* ''Series/{{Airwolf}}'' does something very similar with the crew's helmets, although it's not in space. The helmets have no face plates, which might cause a problem if the windows ever shattered. They have visors, but they're only used for firing certain weapons.



** In "The Impossible Planet" and "The Satan Pit", the Tenth Doctor spends much of his screen-time gallivanting around a pit-and-cave-system wearing a pressure suit and helmet. The helmet features four tiny lights which are pointed directly at the corners of the Doctor's mouth and eyes.
** "Silence in the Library" features helmets with blue lights shining into the face around the mouth area.

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** In [[Recap/DoctorWhoS28E8TheImpossiblePlanet "The Impossible Planet" and Planet"]]/[[Recap/DoctorWhoS28E9TheSatanPit "The Satan Pit", Pit"]], the Tenth Doctor spends much of his screen-time gallivanting around a pit-and-cave-system wearing a pressure suit and helmet. The helmet features four tiny lights which are pointed directly at the corners of the Doctor's mouth and eyes.
** [[Recap/DoctorWhoS30E8SilenceInTheLibrary "Silence in the Library" Library"]]/[[Recap/DoctorWhoS30E9ForestOfTheDead "Forest of the Dead"]] features helmets with blue lights shining into the face around the mouth area.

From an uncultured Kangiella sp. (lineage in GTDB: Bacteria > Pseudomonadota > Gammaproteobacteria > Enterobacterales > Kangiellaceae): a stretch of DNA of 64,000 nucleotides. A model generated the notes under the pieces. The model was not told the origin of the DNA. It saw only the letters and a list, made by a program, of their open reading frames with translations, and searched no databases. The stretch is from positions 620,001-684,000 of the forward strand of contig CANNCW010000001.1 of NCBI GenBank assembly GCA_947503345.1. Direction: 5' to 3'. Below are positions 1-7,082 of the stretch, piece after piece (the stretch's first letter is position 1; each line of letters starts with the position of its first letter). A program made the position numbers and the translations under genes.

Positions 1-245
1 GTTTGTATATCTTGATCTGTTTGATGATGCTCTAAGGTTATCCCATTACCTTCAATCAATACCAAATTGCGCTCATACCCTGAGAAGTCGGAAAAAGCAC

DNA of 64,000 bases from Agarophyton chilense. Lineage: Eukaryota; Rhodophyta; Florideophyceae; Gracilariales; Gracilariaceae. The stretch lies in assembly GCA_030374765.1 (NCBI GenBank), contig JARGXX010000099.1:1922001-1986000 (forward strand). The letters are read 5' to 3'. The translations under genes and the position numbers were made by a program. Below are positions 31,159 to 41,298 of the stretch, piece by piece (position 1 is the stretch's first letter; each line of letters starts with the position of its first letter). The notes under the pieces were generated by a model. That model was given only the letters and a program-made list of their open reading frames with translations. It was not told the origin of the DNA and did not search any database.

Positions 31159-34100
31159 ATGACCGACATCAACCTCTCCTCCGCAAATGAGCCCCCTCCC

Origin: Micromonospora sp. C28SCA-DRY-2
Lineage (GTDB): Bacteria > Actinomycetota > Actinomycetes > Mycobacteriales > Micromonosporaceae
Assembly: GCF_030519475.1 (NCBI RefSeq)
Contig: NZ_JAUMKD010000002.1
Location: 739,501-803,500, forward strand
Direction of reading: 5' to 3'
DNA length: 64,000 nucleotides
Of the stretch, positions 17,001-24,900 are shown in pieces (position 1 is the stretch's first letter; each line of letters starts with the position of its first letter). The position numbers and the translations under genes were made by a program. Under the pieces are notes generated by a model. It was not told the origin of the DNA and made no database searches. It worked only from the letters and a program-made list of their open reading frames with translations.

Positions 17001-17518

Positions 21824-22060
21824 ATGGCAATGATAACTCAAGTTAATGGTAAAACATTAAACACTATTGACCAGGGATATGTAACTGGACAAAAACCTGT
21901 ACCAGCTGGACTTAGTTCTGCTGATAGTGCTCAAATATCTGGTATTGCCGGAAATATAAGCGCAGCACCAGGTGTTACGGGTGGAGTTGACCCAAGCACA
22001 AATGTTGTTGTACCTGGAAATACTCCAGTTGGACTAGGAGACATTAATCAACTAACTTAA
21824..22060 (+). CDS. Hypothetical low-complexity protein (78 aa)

** Averted, however, in the Series 6 "Impossible Astronaut" arc, presumably because it was important that the astronaut remain anonymous until TheReveal.

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** Averted, however, in the Series 6 "Impossible Astronaut" arc, [[Recap/DoctorWhoS32E1TheImpossibleAstronaut "The Impossible Astronaut"]], presumably because it was important that the astronaut remain anonymous until TheReveal.



* ''Series/{{Firefly}}''. The lights in the helmets are on even on when the crew is on the surface of [[spoiler:Miranda]] ''in broad daylight''. This could be explained by their needing to be able to see each other's faces in case the radios cut out. The reason they left the lights on planetside was because they're cheap suits, and the gloves can't work the switches to turn them off.